Today, it is my absolute pleasure to share my review for Ash Mountain by Helen Fitzgerald for my stop on the paperback blog tour. My thanks to Karen Sullivan at Orenda Books for the review copy and to Anne at Random Things Tours for the invitation to join this tour.
Author : Helen Fitzgerald
Title : Ash Mountain
Pages : 220
Publisher : Orenda Books
Publication date : August 20, 2020 (paperback)
| ABOUT THE BOOK |
Fran hates Ash Mountain, and she thought she’d escaped. But her father is ill, and needs care. Her relationship is over, and she hates her dead-end job in the city, anyway.
She returns to her hometown to nurse her dying father, her distant teenage daughter in tow for the weekends. There, in the sleepy town of Ash Mountain, childhood memories prick at her fragile self-esteem, she falls in love for the first time, and her demanding dad tests her patience, all in the unbearable heat of an Australian summer.
As old friendships and rivalries are renewed, and new ones forged, Fran’s tumultuous home life is the least of her worries, when old crimes rear their heads and a devastating bushfire ravages the town and all of its inhabitants.
| MY THOUGHTS |
Helen Fitzgerald combines one of the most devastating events in recent times with a healthy dash of humour in Ash Mountain. It seems like this combination shouldn’t work but it actually really does. Just like in her previous book, Helen Fitzgerald tackles an incredibly serious topic but she does it in such a way that it doesn’t leave you wanting to curl up into a tiny ball under your duvet, lamenting the current state of the world. Even if it at times I chuckled and immediately wondered if it was an appropriate moment to do so or not.
Fran is returning to her hometown of Ash Mountain. She thought she’d escaped this small town with its claustrophobic atmosphere and judgmental residents. But when her father has a stroke and needs care, Fran begrudgingly returns. Not only is she faced with childhood memories, there is also the taking care of her father and falling in love. All this during one of the most unbearably warm summers in Australia and devastation is just around the corner.
I’m sure many of us remember the horrible scenes from last Summer when Australia was ravaged by extremely fierce bush fires. I can’t even begin to imagine what it’s like to step out of my front door and see nothing but a wall of fire and smoke but Helen Fitzgerald paints such a realistic, believable and harrowing picture that I almost felt like I was right there. Just take a look at that cover, which is an actual photo from a father taking a picture of his daughter watching the fire from their home. That photo and Helen Fitzgerald’s writing almost made me feel the heat, smell the smoke and sense just a tiny inkling of the panic that must course through people.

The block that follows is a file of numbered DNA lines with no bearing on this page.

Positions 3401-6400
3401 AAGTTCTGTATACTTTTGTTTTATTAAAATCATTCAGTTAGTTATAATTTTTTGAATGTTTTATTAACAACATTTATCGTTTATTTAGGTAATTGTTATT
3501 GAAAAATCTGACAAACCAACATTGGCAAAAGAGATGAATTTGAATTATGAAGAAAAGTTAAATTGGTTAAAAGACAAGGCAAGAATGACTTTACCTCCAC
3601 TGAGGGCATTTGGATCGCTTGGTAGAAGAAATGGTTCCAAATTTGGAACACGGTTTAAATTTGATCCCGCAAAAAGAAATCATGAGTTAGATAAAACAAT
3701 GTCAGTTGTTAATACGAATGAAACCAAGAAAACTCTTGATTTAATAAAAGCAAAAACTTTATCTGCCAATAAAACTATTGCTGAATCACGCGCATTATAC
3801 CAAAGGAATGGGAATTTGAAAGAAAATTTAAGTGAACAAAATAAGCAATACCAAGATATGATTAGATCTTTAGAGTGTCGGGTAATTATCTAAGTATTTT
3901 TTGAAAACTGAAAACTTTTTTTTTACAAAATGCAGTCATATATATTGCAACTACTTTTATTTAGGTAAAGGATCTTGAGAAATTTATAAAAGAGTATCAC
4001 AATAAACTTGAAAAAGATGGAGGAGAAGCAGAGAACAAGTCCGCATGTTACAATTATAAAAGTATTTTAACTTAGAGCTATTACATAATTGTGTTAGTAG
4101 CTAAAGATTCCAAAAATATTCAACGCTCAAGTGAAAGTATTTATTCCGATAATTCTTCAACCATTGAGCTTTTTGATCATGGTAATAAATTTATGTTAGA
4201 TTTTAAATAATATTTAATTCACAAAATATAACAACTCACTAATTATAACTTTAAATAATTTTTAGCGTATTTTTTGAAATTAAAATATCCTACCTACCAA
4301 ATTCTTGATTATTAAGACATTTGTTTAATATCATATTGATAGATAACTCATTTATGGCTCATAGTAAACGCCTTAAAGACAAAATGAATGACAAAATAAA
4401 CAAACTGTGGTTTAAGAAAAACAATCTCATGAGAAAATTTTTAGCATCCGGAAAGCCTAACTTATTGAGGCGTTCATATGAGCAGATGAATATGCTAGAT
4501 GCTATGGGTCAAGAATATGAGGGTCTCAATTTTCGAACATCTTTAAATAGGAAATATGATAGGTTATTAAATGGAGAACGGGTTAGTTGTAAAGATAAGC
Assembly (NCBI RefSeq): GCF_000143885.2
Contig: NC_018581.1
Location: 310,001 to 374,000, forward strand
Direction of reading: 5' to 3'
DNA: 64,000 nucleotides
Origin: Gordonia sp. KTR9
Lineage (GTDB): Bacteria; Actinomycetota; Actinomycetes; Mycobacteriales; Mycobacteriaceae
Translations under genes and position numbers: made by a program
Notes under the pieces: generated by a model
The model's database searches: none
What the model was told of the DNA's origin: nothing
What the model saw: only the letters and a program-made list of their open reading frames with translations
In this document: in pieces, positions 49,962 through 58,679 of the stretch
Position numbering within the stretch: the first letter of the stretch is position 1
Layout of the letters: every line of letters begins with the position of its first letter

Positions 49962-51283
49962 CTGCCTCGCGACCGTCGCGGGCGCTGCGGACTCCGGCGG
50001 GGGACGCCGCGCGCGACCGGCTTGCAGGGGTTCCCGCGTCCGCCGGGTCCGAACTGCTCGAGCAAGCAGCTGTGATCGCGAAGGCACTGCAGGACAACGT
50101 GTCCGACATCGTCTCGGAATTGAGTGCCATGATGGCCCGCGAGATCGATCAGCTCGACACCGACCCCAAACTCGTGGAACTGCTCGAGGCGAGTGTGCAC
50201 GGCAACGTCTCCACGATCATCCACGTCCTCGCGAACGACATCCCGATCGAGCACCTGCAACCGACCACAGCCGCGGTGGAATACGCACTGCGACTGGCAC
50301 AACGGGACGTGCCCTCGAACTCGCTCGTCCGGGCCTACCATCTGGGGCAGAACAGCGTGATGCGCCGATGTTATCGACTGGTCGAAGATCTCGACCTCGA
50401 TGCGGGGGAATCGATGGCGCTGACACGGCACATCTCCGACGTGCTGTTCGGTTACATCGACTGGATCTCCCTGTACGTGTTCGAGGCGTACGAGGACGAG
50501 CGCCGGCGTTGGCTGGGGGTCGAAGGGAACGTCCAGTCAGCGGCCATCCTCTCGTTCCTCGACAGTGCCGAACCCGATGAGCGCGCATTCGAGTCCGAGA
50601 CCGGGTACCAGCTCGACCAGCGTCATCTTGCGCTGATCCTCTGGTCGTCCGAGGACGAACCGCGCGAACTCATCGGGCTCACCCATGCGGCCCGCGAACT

It’s not all doom and gloom though. Fran is one of those characters I instantly warmed to. With a high dose of humour and snark, she had no problems getting me onside from the beginning. Every character in this story came across as highly realistic and believable, which makes some of the harrowing choices and circumstances they find themselves in every harder to read about. Because you know this won’t end well. Just like it didn’t in real life. The final chapters are immensely tough and distressing, leaving me feeling breathless and as if someone had punched me in the stomach.
Ash Mountain is raw, it’s sometimes brutal but it’s also extremely honest and a terrifying portrayal of a disastrous reality. But you know, it’s witty too at times 😉. Helen Fitzgerald is one of those authors who always takes you by surprise. You never quite know what’s in store when you pick up one of her books but you do know, you’ll be in for a treat and despite the tragic topic of Ash Mountain, this one too is a treat.
Ash Mountain is available to buy in ebook format. The UK paperback will be published on August 20th.
| ABOUT THE AUTHOR |
Helen FitzGerald is the second youngest of thirteen children. She grew up in the small town of Kilmore, Victoria, Australia, and studied English and History at the University of Melbourne. Via India and London, Helen came to Glasgow University where she completed a Diploma and Masters in Social Work.
She works part time as a criminal justice social worker in Glasgow. She’s married to screenwriter Sergio Casci, and they have two children.